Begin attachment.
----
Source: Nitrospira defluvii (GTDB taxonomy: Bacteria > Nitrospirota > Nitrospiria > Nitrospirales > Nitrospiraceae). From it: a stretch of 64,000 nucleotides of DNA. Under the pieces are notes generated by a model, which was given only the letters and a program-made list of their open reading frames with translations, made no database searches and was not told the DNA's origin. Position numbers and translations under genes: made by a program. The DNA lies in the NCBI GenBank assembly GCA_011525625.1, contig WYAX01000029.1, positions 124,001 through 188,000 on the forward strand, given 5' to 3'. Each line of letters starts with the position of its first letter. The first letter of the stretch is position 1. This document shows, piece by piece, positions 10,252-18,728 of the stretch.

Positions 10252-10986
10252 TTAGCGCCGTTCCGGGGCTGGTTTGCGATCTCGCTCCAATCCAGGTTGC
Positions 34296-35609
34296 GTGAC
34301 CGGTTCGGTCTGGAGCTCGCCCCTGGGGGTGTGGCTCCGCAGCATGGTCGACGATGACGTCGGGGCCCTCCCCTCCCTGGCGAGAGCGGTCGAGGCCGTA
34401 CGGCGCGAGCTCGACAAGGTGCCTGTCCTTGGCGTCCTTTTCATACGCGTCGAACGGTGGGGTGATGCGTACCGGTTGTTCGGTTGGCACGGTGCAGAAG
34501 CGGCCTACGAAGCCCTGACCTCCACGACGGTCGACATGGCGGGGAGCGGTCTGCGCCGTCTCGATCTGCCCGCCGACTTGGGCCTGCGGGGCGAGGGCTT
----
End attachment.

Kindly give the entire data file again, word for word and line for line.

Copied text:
Source: Nitrospira defluvii (GTDB taxonomy: Bacteria > Nitrospirota > Nitrospiria > Nitrospirales > Nitrospiraceae). From it: a stretch of 64,000 nucleotides of DNA. Under the pieces are notes generated by a model, which was given only the letters and a program-made list of their open reading frames with translations, made no database searches and was not told the DNA's origin. Position numbers and translations under genes: made by a program. The DNA lies in the NCBI GenBank assembly GCA_011525625.1, contig WYAX01000029.1, positions 124,001 through 188,000 on the forward strand, given 5' to 3'. Each line of letters starts with the position of its first letter. The first letter of the stretch is position 1. This document shows, piece by piece, positions 10,252-18,728 of the stretch.

Positions 10252-10986
10252 TTAGCGCCGTTCCGGGGCTGGTTTGCGATCTCGCTCCAATCCAGGTTGC
Positions 34296-35609
34296 GTGAC
34301 CGGTTCGGTCTGGAGCTCGCCCCTGGGGGTGTGGCTCCGCAGCATGGTCGACGATGACGTCGGGGCCCTCCCCTCCCTGGCGAGAGCGGTCGAGGCCGTA
34401 CGGCGCGAGCTCGACAAGGTGCCTGTCCTTGGCGTCCTTTTCATACGCGTCGAACGGTGGGGTGATGCGTACCGGTTGTTCGGTTGGCACGGTGCAGAAG
34501 CGGCCTACGAAGCCCTGACCTCCACGACGGTCGACATGGCGGGGAGCGGTCTGCGCCGTCTCGATCTGCCCGCCGACTTGGGCCTGCGGGGCGAGGGCTT